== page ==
The May Issue is Here

Now available on newsstands and online”take a look at the latest issue of First Things ! You’ll find it’s brimming with innovative ideas you’ve come to expect. Take, for instance, the in-depth case economist Timothy Reichert makes about how the phenomenon of contraception has hurt women in work, relationships, and personal happiness. Or Michael Wyschogrod’s novel argument for a monarchy in Israel. Or Joseph Bottum’s concern about the “Bad Medicine” of Obamacare. You’ll also find the latest work of George Weigel, Robert Louis Wilken, and Mary Ann Glendon. Get it while it’s hot! Continue Reading »

The Moral Consequences of Episcopal Sin

A preacher is often faced with the burdensome task of confronting the discrepancy between the texts from Scripture assigned for the day and the headlines that have been blaring during the past week. For example, how does one reconcile the news of God’s love with the news of the earthquake in Haiti? … Continue Reading »

Weighing In

I’ve liked John Podhoretz ever since, years ago, he called to introduce himself and ask me to write something for him”on Thomas Mann’s novels, as it happens. I very gratefully learned, as much as I was able, to write literary reviews by churning them out for him while he was at the Weekly Standard… . Continue Reading »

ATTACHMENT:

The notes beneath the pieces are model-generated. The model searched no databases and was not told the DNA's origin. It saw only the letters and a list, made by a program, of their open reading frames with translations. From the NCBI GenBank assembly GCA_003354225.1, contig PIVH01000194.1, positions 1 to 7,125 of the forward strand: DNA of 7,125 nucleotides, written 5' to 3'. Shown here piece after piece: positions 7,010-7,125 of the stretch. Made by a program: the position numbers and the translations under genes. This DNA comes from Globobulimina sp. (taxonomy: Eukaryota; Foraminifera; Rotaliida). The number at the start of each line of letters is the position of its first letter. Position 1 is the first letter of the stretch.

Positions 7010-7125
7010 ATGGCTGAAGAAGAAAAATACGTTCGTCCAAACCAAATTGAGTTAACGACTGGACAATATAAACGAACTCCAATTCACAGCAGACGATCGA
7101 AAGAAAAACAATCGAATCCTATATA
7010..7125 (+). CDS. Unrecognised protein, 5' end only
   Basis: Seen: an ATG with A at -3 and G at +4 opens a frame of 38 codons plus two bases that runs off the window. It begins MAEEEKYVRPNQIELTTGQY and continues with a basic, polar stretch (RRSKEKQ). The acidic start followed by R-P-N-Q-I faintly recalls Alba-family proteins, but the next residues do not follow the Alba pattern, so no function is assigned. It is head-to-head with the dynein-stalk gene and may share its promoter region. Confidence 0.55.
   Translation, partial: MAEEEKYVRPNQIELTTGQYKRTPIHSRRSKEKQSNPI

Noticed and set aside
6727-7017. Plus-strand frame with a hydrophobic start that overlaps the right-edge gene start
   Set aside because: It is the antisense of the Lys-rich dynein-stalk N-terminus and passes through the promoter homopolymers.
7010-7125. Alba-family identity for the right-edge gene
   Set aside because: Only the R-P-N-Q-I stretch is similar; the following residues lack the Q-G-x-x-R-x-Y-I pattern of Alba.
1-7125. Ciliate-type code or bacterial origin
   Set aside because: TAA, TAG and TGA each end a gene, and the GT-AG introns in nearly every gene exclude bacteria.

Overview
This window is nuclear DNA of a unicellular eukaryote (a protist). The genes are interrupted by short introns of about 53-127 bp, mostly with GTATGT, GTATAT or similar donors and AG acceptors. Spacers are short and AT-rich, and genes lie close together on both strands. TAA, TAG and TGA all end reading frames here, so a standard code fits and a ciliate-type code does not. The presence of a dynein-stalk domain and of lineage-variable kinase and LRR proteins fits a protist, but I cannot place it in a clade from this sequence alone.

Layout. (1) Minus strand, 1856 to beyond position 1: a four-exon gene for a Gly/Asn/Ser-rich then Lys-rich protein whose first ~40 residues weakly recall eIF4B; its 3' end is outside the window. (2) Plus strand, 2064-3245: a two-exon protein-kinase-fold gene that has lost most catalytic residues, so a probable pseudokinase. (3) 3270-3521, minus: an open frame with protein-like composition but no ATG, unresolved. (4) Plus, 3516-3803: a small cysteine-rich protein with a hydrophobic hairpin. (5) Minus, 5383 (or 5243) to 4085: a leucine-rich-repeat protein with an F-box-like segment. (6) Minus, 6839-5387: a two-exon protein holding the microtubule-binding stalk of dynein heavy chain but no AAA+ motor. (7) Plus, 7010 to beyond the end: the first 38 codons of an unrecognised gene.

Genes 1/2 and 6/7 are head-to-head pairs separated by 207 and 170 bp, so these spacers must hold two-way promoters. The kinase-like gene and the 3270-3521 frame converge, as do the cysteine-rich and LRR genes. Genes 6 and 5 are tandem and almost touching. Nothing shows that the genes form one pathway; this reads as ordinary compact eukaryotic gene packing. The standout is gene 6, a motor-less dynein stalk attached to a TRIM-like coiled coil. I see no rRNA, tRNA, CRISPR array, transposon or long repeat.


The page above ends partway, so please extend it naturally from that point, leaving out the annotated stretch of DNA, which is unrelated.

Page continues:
Taking It to the Streets

Mark Chaves, professor of sociology at Duke University and director of the National Congregations Study, has this interesting chart detailing how broadly defined Christian groups engage politically. A close examination will show that the so-called Religious Right … Continue Reading »

Another Long Lent

On March 25, the New York Times published a now thoroughly discredited front-page story suggesting that Joseph Ratzinger, while prefect of the Congregation for the Doctrine of the Faith, had willfully impeded sanctions against a clerical sexual abuser in Milwaukee who had preyed on the deaf children in his care… . Continue Reading »

In Defense of the Pope

Over these past few weeks a flurry of stories have appeared in the media regarding clergy sexual abuse and its mishandling by Catholic bishops and even the pope himself. Much of this information is dated. The fact that these stories were triggered in part by an attorney with a long and lucrative financial history of litigating the Catholic community and were pressed with such enthusiasm by editors during Holy Weekand in particular on Good Friday”could hardly have been a coincidence… . Continue Reading »

Leo Strauss and the Second Cave
04.08.2010
Thomas S. Hibbs

In a 1932 letter Leo Strauss wrote, “I cannot believe and … therefore I search for a possibility to live without faith.” That search, which began in the 1920s, led him from contemporary theological debates and the modern liberal critique of religion to medieval Jewish and Islamic thinkers and back to Plato and Socrates, from whom Strauss learned that “raising the question regarding the right way of life”this alone is the right way of life.” … Continue Reading »

Leo Strauss and the Second Cave

In a 1932 letter Leo Strauss wrote, “I cannot believe and … therefore I search for a possibility to live without faith.” That search, which began in the 1920s, led him from contemporary theological debates and the modern liberal critique of religion to medieval Jewish and Islamic thinkers and back to Plato and Socrates, from whom Strauss learned that “raising the question regarding the right way of life”this alone is the right way of life.” … Continue Reading »